June 5, 2007
Hay crop outlook featured at the annual Purdue Forage DayWEST LAFAYETTE, Ind. - Traditionally, the hay crop outlook is not emphasized at the Purdue Forage Day, but this year's outlook is a bit perplexing from a couple of points, said a Purdue University expert.
"The first being that corn acreage in the nation and in the state of Indiana has increased and some of that is from hay fields that were probably needing to be taken out anyway," said Keith Johnson, Purdue Extension forage expert.
Secondly, the freeze that we had in April had a major effect on different regions of the state, he said.
"When I took my first cutting, I felt like I was working in a good July crop setting, but I wasn't," Johnson said. "I was harvesting a third week of May first cutting, and that typically will be the heaviest yielding crop of the season.
"Yields are definitely down. The real long-term effect is still six weeks away, but it is fair to say that we need an excellent rest of the season to avoid the issue of high hay prices."
Purdue Forage Day will be held June 21 from 8:30 a.m. to 4 p.m. at the Lawrence County 4-H Clubs and Fair Association. Growers and anyone with an interest in forages are encouraged to attend this free field day.
The Chandler Farm, owned and operated by Mike and Judy Chandler of Bedford, are also helping host the Purdue Forage Day. The Chandlers raise beef cattle and have recently worked with Purdue Extension and the Natural Resources Conservation Service to make improvements to their operation.
Two educational sessions will be offered in the morning. The first will demonstrate how to develop a grazing plan using the Chandlers' acreage as an example. The second session, given by Johnson, will emphasize topics related to the hay and silage producer.
"We will look at issues related to best management practices of hay and silage, which include forage choice, seeding date, fertilization and harvest management," Johnson said.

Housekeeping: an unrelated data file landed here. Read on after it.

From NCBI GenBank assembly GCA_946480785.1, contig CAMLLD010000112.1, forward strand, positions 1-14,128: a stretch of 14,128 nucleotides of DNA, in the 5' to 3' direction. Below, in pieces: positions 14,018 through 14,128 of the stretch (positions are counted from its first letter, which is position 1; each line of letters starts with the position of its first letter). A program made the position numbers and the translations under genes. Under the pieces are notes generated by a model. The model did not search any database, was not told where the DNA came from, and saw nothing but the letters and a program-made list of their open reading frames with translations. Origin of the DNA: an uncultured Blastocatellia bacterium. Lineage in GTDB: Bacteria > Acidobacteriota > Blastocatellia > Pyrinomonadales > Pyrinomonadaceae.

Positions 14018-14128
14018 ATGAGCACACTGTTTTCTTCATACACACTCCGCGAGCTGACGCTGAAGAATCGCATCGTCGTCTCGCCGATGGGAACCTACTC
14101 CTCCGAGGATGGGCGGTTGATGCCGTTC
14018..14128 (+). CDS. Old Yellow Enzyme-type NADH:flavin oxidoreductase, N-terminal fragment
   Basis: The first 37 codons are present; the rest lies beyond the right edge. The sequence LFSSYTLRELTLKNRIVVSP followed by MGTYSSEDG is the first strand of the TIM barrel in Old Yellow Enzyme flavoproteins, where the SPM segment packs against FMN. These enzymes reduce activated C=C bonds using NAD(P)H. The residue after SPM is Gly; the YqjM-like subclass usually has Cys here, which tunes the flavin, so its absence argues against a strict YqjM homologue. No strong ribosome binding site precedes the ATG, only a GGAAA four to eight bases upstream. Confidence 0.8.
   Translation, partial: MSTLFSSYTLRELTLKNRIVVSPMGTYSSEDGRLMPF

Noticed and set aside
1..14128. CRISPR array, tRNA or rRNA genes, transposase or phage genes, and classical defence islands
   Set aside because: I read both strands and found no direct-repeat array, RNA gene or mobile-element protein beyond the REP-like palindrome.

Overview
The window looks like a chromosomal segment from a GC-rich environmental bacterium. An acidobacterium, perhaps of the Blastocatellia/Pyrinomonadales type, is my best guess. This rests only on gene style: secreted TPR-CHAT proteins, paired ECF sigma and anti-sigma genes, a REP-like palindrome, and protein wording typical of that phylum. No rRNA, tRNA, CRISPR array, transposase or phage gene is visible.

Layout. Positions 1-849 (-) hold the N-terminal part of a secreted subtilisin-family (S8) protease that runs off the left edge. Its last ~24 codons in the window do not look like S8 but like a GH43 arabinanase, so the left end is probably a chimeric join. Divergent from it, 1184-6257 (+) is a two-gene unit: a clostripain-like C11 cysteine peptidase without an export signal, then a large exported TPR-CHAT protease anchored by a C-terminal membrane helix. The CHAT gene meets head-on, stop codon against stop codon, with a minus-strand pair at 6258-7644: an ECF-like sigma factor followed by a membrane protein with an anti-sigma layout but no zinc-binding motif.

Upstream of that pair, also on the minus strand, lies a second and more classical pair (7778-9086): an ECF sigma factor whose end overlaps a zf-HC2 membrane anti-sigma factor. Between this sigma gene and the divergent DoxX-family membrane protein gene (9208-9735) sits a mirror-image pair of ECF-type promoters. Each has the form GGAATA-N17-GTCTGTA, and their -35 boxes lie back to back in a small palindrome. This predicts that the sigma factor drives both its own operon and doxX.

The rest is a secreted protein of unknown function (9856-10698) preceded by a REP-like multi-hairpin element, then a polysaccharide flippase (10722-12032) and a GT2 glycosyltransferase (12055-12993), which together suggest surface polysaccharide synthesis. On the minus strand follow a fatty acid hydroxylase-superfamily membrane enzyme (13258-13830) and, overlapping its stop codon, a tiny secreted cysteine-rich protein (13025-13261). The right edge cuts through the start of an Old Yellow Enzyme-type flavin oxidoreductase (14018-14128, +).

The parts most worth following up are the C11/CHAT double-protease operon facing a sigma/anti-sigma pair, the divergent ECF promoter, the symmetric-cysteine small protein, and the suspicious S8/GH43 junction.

Lunch will be served from noon to 12:45 p.m. for $8.50 per person.
Following lunch, the Chandlers will answer questions about their operation and how they got to where they are today. Equipment will also be demonstrated on a Chandler field, which is within walking distance of the fairgrounds.
In addition to the learning opportunities, attendees can participate in the Hay Quality Contest. To enter, bring one unbroken bale of hay. A sample will be taken from each bale and sent to the laboratory for analysis. Awards will be given for the best legume hay, the best grass hay and the best mixed hay. Results are sent to each contestant.
"This contest allows people to look at hay quality in the state of Indiana," Johnson said. "It also gives growers an idea of whether they are producing a grade A or grade C hay and compare it against other growers in the state.
Forage Day also provides a forum for industry people to reach out to farmers and for farmers to see equipment operating in fields versus a dealer's lot.
"It is a great opportunity for hay producers and equipment people to come together and have a discussion that will allow them to make informed choices," Johnson said. "It is my hope that people will go home with a few good ideas of how to be better forage producers."
For more information, visit the Purdue Forage Day Web page at http://www.agry.purdue.edu/forageday/ . For questions and more information, contact the Purdue Extension office in Lawrence County at (812) 275-4623 or Lisa Green at (765) 494-4783.
Forage Day is sponsored by Purdue Extension and the Indiana Forage Council. The Lawrence County 4-H Clubs and Fair Association is located southwest of Bedford, Ind., on Highway 50, one mile west of the junction with Highway 37.
Writer: Julie Douglas, (765) 496-1050, firstname.lastname@example.org
Source: Keith Johnson, (765) 494-4800, email@example.com
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